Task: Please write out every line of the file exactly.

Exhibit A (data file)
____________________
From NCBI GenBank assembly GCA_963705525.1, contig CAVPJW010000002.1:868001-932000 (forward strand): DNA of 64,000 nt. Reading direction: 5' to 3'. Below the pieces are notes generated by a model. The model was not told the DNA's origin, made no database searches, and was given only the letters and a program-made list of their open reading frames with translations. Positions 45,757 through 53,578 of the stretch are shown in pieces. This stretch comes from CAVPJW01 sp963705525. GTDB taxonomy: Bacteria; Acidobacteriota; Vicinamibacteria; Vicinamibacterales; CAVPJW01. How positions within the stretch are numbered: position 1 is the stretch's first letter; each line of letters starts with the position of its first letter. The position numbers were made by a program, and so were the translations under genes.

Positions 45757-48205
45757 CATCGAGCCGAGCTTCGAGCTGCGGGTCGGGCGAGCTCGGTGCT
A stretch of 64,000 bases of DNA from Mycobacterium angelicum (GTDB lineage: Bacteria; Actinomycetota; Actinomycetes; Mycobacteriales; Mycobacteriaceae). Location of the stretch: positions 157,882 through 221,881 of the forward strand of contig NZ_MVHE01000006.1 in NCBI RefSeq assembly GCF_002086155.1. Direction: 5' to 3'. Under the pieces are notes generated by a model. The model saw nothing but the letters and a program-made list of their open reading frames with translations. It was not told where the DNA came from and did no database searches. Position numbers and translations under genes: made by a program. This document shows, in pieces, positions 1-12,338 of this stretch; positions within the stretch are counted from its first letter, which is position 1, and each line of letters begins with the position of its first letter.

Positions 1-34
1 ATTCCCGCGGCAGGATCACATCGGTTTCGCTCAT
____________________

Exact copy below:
From NCBI GenBank assembly GCA_963705525.1, contig CAVPJW010000002.1:868001-932000 (forward strand): DNA of 64,000 nt. Reading direction: 5' to 3'. Below the pieces are notes generated by a model. The model was not told the DNA's origin, made no database searches, and was given only the letters and a program-made list of their open reading frames with translations. Positions 45,757 through 53,578 of the stretch are shown in pieces. This stretch comes from CAVPJW01 sp963705525. GTDB taxonomy: Bacteria; Acidobacteriota; Vicinamibacteria; Vicinamibacterales; CAVPJW01. How positions within the stretch are numbered: position 1 is the stretch's first letter; each line of letters starts with the position of its first letter. The position numbers were made by a program, and so were the translations under genes.

Positions 45757-48205
45757 CATCGAGCCGAGCTTCGAGCTGCGGGTCGGGCGAGCTCGGTGCT
A stretch of 64,000 bases of DNA from Mycobacterium angelicum (GTDB lineage: Bacteria; Actinomycetota; Actinomycetes; Mycobacteriales; Mycobacteriaceae). Location of the stretch: positions 157,882 through 221,881 of the forward strand of contig NZ_MVHE01000006.1 in NCBI RefSeq assembly GCF_002086155.1. Direction: 5' to 3'. Under the pieces are notes generated by a model. The model saw nothing but the letters and a program-made list of their open reading frames with translations. It was not told where the DNA came from and did no database searches. Position numbers and translations under genes: made by a program. This document shows, in pieces, positions 1-12,338 of this stretch; positions within the stretch are counted from its first letter, which is position 1, and each line of letters begins with the position of its first letter.

Positions 1-34
1 ATTCCCGCGGCAGGATCACATCGGTTTCGCTCAT